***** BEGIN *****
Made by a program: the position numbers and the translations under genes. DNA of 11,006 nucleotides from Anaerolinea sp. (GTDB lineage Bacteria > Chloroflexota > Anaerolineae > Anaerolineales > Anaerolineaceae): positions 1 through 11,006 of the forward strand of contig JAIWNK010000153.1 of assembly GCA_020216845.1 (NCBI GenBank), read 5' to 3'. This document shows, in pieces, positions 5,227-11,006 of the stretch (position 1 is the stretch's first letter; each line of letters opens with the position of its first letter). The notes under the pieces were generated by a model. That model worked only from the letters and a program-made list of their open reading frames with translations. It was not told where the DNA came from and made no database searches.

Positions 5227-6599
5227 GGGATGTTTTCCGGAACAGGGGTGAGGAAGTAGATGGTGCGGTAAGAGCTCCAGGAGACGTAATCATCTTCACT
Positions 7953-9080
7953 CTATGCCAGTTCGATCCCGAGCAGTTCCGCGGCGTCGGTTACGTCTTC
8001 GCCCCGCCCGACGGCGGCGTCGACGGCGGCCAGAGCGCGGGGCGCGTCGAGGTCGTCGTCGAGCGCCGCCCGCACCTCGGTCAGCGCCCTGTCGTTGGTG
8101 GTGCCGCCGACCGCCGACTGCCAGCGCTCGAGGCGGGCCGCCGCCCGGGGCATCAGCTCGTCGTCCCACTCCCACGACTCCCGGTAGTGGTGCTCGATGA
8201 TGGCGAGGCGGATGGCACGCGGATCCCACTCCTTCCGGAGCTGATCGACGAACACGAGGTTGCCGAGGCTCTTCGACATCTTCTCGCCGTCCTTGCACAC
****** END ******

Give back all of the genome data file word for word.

Made by a program: the position numbers and the translations under genes. DNA of 11,006 nucleotides from Anaerolinea sp. (GTDB lineage Bacteria > Chloroflexota > Anaerolineae > Anaerolineales > Anaerolineaceae): positions 1 through 11,006 of the forward strand of contig JAIWNK010000153.1 of assembly GCA_020216845.1 (NCBI GenBank), read 5' to 3'. This document shows, in pieces, positions 5,227-11,006 of the stretch (position 1 is the stretch's first letter; each line of letters opens with the position of its first letter). The notes under the pieces were generated by a model. That model worked only from the letters and a program-made list of their open reading frames with translations. It was not told where the DNA came from and made no database searches.

Positions 5227-6599
5227 GGGATGTTTTCCGGAACAGGGGTGAGGAAGTAGATGGTGCGGTAAGAGCTCCAGGAGACGTAATCATCTTCACT
Positions 7953-9080
7953 CTATGCCAGTTCGATCCCGAGCAGTTCCGCGGCGTCGGTTACGTCTTC
8001 GCCCCGCCCGACGGCGGCGTCGACGGCGGCCAGAGCGCGGGGCGCGTCGAGGTCGTCGTCGAGCGCCGCCCGCACCTCGGTCAGCGCCCTGTCGTTGGTG
8101 GTGCCGCCGACCGCCGACTGCCAGCGCTCGAGGCGGGCCGCCGCCCGGGGCATCAGCTCGTCGTCCCACTCCCACGACTCCCGGTAGTGGTGCTCGATGA
8201 TGGCGAGGCGGATGGCACGCGGATCCCACTCCTTCCGGAGCTGATCGACGAACACGAGGTTGCCGAGGCTCTTCGACATCTTCTCGCCGTCCTTGCACAC